You can simplify your approach to creating your online store by breaking down the experience into three phases: shopping, checkout, and follow up. Create an enjoyable experience for customers in all of these phases by adhering to the following do’s and don’ts of building an ecommerce site:
Initially, customers are simply browsing your products. They haven’t decided whether to purchase, or which items they want. Entice them, inform them, and let them have fun.
- Do focus on photography. Use unique angles and backdrops to photograph your products. Make sure your space is well-lit, and capture the details of the item. Utilize the detailed view capability of your CMS, so that users can zoom in and see the item more closely. Provide multiple images for each product, and if the item is very small, add something next to the item (like a coin) to indicate scale.
- Do categorize products. Categorize your products to make it easy for your customers to find what they’re looking for. Generally, you’ll want to start with broad categories and then narrow in on specific products. Group items by large differentiating factors such as gender, then move to more specifics such as style or function. Your categories will vary significantly depending on your business—discover how your customers browse by doing a quick competitive analysis.
- Do keep shipping costs as low as you can. Research indicates that customers often abandon their shopping carts during checkout because of unexpected shipping costs. Studies have also shown that users are two times more likely to respond to free shipping offers than price discounts. Take into consideration that shipping costs can be a major deterrent—or enticement—to online shoppers, and determine a shipping cost strategy that offers the lowest shipping costs possible.
- Don’t inflate product descriptions. Be detailed when writing your product descriptions, but avoid hyperbole and exaggeration. Add details such as product dimensions, materials, weight, color, sizing, origin, and manufacturing specifications. Be transparent during the early stages of your customers’ shopping experience.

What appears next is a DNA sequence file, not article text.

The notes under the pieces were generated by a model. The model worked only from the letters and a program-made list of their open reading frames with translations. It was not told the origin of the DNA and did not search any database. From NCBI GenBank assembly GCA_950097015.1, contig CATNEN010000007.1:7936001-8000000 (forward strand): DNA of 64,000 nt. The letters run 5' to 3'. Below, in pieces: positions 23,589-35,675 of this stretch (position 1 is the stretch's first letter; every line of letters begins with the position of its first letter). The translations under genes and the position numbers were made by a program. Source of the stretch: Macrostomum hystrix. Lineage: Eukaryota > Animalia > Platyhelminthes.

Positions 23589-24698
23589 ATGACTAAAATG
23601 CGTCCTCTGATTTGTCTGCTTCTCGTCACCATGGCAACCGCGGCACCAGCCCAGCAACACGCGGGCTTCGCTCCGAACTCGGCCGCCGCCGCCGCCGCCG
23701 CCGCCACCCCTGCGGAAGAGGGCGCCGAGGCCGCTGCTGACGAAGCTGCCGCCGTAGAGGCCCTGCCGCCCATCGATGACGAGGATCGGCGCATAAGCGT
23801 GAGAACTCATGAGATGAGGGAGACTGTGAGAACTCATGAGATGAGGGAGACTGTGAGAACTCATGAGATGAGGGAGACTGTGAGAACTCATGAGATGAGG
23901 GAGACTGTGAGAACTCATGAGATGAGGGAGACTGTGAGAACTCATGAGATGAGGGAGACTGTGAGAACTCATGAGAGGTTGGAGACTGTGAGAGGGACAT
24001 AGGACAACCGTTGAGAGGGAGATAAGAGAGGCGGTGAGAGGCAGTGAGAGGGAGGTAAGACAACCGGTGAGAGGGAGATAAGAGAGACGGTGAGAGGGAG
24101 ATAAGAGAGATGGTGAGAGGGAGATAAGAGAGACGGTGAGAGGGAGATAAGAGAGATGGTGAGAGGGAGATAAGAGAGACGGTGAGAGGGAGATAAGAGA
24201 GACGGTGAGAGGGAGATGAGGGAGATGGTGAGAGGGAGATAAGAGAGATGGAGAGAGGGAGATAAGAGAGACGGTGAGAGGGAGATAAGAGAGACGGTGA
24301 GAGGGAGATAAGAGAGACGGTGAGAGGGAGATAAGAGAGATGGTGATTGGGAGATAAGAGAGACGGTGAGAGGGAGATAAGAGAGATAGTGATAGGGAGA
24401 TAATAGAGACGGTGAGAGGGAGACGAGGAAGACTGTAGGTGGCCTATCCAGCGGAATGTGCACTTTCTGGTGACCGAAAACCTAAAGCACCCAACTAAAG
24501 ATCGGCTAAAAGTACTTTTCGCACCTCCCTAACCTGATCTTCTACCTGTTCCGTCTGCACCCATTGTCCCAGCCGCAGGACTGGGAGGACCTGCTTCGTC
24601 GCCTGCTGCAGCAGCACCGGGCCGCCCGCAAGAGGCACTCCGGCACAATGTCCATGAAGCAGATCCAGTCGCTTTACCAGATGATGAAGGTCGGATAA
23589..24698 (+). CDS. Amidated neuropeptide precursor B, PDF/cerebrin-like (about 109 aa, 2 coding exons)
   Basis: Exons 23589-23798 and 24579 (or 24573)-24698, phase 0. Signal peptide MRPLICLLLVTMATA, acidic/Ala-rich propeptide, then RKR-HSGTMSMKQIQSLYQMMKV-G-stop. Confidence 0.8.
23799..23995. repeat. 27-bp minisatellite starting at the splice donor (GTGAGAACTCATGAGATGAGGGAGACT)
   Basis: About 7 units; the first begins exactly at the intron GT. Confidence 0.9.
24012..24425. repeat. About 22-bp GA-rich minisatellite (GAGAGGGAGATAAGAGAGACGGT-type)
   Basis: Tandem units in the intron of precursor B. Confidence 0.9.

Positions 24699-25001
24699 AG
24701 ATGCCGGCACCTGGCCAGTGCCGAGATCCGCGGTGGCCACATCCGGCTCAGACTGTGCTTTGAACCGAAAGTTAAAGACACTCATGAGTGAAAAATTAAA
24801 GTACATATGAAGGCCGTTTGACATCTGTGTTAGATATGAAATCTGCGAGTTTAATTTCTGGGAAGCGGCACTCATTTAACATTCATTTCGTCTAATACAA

CheckoutAt this phase, customers have added the items they want to purchase to their shopping cart, and are ready to purchase. They want to pay you, receive confirmation, and quickly move on. Make it easy for customers to pay you—checkout should be a breeze.
- Do emphasize security. Offer safe and secure payment options that shoppers know and trust, such as Paypal. Display security certifications throughout the checkout process. You can add links to detailed security information that appears in a pop out window.
- Do simplify the checkout process. If you can, add a function so shoppers can see where they are in the checkout process. Keep the number of pages a customer has to navigate through as small as possible. Require customers to provide only the essential information you need to process the order, and make all other fields optional.
- Do list your policies. Clearly list your return, exchange, and shipping policies. Be detailed and forthcoming about any timelines for returns, final sales, and an estimated shipping date. Provide contact information for customer support as well.
- Don’t use the checkout process as a promotional opportunity. Keep the shopping cart and checkout phase for that purpose only. Add easy navigation back to product landing pages so customers can access last minute items, but avoid using this space to promote your latest blog post, or cram in unnecessary information. You don’t want to distract customers from completing their purchase.
Follow upStay in touch with your customers and gain their loyalty. Build a relationship with your audience, and take pride in seeing how it grows.
- Do incentivize customers to come back. In your follow up communications, whether with your confirmation page or your email newsletter, encourage your customers to come back. Offer discount codes during holidays or sales. Give loyal customers sneak previews of new merchandise, and offer presale opportunities. You want your best customers to feel appreciated.
- Do suggest popular and trending products. Position yourself as a thought leader by telling users what’s trending and which popular products you think they might like.
- Don’t spam. Having your customer’s contact information is a privilege, and one they will quickly revoke if you overwhelm them with emails, social media posts, print mail, or catalogs. If you’re not sure how frequently you should be reaching out, check out my social media engagement guidelines for helpful tips.
Is your ecommerce site designed with the customer in mind? Share it with us in the comments section below so we can check it out.
Adrienne is a web marketer and freelance writer in San Francisco with a focus on content marketing and earned media. She loves the internet, every single animal on Planet Earth, sticking her nose in books, and running in the park. Catch her if you can.